definitely requires a fresh impetus as well as a renewed degree of endeavour for the consolidation of its status of an autonomous science. It would also be necessary to make a clear delimitation between criminal investigation and related disciplines. If we want to meet all these objectives, there will be enough work for all researchers working within the discipline of criminal investigation.
4.2 Achievements and Plans for the Future
In spite of all what has been said, it can nevertheless be stated that experts in Slovenia have been involved in some quite innovative fields of criminal investigation, although their findings and published articles have failed to have much impact at an international level. We wrote about some criminal investigation issues which have only recently been addressed abroad (in particular in Western countries). The aforementioned authors (Maver, for example) addressed issues such as criminal investigation thinking, the role of logic in criminal investigation, the role of intuition and creative thinking in solving crime investigation problems and criminal investigation gnoseological process in the 1980s, and we can see that these topics have only recently been considered within Anglo-American literature (see e.g. Rossmo, 2009). These questions have already been dealt with in literature by some German and Swiss criminalists (for example Hans Walder, William Pfister, Reiner Magulski) and in particular by authors from the former Soviet Union, yet this does not reduce the importance of their contribution to the development of criminal investigation in Slovenia.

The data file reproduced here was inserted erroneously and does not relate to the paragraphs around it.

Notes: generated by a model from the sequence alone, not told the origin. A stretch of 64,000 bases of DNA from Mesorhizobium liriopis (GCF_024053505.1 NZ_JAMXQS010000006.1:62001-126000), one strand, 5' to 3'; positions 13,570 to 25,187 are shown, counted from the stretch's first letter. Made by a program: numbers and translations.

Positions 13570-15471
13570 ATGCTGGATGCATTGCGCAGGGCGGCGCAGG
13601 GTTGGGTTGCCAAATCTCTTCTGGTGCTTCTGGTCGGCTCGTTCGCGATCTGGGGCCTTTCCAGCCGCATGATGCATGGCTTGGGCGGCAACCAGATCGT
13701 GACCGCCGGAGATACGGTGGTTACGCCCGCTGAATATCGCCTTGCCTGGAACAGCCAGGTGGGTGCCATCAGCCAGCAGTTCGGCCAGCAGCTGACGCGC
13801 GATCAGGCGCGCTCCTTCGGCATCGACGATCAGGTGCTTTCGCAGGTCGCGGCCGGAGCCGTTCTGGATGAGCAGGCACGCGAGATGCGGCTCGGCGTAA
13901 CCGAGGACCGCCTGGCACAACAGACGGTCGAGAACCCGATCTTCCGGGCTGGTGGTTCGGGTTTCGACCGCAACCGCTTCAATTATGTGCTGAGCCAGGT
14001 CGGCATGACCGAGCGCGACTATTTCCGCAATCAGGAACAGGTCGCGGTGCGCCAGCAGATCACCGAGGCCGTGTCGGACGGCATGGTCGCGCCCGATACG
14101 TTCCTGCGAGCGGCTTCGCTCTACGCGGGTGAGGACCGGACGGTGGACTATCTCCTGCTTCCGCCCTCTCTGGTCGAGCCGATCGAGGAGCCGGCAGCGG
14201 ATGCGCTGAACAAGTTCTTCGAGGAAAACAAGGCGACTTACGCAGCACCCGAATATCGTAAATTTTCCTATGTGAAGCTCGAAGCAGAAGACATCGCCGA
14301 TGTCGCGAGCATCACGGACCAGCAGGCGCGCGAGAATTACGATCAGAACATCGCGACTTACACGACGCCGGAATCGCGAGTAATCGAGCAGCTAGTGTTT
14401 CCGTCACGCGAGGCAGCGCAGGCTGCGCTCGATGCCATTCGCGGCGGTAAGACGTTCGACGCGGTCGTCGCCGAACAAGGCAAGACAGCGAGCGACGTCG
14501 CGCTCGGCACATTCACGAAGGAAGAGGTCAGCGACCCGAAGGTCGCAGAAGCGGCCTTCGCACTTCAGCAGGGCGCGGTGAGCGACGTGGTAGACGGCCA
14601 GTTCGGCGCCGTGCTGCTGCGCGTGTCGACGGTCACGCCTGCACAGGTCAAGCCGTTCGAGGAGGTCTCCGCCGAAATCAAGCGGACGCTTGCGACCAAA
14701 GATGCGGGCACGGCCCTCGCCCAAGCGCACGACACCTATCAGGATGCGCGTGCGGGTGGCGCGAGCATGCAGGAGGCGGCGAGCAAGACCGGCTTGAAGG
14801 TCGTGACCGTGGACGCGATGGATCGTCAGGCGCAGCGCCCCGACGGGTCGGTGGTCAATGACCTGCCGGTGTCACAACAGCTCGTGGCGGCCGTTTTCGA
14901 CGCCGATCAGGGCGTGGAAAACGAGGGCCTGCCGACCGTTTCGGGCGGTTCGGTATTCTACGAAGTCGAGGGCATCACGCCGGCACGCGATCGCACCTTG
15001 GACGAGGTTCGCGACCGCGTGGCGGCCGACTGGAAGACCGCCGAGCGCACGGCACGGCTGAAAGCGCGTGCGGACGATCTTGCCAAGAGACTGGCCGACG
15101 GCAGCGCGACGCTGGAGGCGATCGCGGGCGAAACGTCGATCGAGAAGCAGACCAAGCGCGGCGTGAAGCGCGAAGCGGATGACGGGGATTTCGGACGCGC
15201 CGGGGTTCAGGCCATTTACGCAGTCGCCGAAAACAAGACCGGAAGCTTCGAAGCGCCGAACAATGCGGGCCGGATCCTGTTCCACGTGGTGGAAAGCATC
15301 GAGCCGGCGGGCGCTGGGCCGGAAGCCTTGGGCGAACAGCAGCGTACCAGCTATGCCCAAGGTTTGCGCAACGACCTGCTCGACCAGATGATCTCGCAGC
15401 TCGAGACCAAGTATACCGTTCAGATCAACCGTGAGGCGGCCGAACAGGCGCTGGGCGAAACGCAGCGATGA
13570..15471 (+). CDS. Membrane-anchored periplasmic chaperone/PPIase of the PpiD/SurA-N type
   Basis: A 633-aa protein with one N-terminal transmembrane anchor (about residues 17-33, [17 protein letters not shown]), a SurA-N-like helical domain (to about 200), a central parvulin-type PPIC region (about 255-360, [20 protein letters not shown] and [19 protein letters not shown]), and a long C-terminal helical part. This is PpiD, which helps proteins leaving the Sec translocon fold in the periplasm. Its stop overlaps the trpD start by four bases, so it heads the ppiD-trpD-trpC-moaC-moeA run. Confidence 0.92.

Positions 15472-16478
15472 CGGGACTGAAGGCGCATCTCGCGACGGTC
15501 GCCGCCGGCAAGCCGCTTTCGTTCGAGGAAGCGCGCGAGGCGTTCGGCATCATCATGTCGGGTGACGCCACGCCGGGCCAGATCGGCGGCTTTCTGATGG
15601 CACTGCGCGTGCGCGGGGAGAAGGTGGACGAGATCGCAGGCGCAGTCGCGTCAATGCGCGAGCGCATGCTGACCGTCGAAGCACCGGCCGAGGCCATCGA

In a similar way, we developed a new area of investigative strategy (Dvoršek) which was, to some extent, modelled upon the work conducted by German criminalists. Dvoršek has also written about subjects that are not very frequently encountered in Anglo-American literature (for example, strategies of Sun Cu in the fight against economic and other crime, links between investigative strategy and criminal policy and criminal intelligence activities)
Although Slovene authors have not published to a great extent in foreign scientific periodicals, we must not disregard some important contributions published in the prominent German periodical Kriminalistik (Dvoršek, Meško, Bučar-Ručman, 2005; Dvoršek, Maver, Meško, 2007; Trapečar, Balažic, Drobnič, 2007) and in collections of papers from international criminal investigation conferences (Maver, 1997a; Dobovšek, Meško, Umek, 2000; Maver, 2001; etc. ) and symposia (for example, at the NA FBI conference in Ljubljana; Maver, 2003, Drobnič, 2003). Polona Selič attracted considerable attention at the meeting of the American Polygraph Association with her paper on tactics of interview with criminal offender by a pair of male-female criminalists (Selič, 1999).